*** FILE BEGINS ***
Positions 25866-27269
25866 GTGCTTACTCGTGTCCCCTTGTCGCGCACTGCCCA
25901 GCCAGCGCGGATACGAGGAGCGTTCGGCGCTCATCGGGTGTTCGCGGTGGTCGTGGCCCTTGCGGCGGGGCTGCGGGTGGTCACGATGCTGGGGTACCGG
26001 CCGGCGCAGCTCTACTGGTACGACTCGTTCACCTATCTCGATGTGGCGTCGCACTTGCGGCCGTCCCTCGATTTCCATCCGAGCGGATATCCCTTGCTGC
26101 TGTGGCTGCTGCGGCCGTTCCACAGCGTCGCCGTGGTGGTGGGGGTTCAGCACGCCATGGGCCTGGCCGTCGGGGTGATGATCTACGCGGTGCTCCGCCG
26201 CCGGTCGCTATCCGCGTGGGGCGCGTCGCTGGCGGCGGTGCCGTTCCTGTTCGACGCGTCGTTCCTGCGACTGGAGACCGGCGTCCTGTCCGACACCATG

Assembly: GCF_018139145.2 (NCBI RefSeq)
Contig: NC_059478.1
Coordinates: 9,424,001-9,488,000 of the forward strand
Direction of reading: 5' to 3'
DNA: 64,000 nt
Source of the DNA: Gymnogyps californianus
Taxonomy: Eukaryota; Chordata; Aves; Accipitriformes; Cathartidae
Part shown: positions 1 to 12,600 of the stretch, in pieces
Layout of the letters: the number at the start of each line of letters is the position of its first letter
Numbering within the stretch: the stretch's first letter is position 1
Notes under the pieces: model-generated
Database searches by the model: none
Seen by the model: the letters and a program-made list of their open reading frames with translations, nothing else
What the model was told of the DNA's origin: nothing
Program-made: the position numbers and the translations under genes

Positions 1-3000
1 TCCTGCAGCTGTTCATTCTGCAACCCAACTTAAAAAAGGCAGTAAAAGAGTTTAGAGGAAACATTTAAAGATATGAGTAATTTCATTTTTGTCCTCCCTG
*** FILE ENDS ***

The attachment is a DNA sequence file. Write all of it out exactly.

Positions 25866-27269
25866 GTGCTTACTCGTGTCCCCTTGTCGCGCACTGCCCA
25901 GCCAGCGCGGATACGAGGAGCGTTCGGCGCTCATCGGGTGTTCGCGGTGGTCGTGGCCCTTGCGGCGGGGCTGCGGGTGGTCACGATGCTGGGGTACCGG
26001 CCGGCGCAGCTCTACTGGTACGACTCGTTCACCTATCTCGATGTGGCGTCGCACTTGCGGCCGTCCCTCGATTTCCATCCGAGCGGATATCCCTTGCTGC
26101 TGTGGCTGCTGCGGCCGTTCCACAGCGTCGCCGTGGTGGTGGGGGTTCAGCACGCCATGGGCCTGGCCGTCGGGGTGATGATCTACGCGGTGCTCCGCCG
26201 CCGGTCGCTATCCGCGTGGGGCGCGTCGCTGGCGGCGGTGCCGTTCCTGTTCGACGCGTCGTTCCTGCGACTGGAGACCGGCGTCCTGTCCGACACCATG

Assembly: GCF_018139145.2 (NCBI RefSeq)
Contig: NC_059478.1
Coordinates: 9,424,001-9,488,000 of the forward strand
Direction of reading: 5' to 3'
DNA: 64,000 nt
Source of the DNA: Gymnogyps californianus
Taxonomy: Eukaryota; Chordata; Aves; Accipitriformes; Cathartidae
Part shown: positions 1 to 12,600 of the stretch, in pieces
Layout of the letters: the number at the start of each line of letters is the position of its first letter
Numbering within the stretch: the stretch's first letter is position 1
Notes under the pieces: model-generated
Database searches by the model: none
Seen by the model: the letters and a program-made list of their open reading frames with translations, nothing else
What the model was told of the DNA's origin: nothing
Program-made: the position numbers and the translations under genes

Positions 1-3000
1 TCCTGCAGCTGTTCATTCTGCAACCCAACTTAAAAAAGGCAGTAAAAGAGTTTAGAGGAAACATTTAAAGATATGAGTAATTTCATTTTTGTCCTCCCTG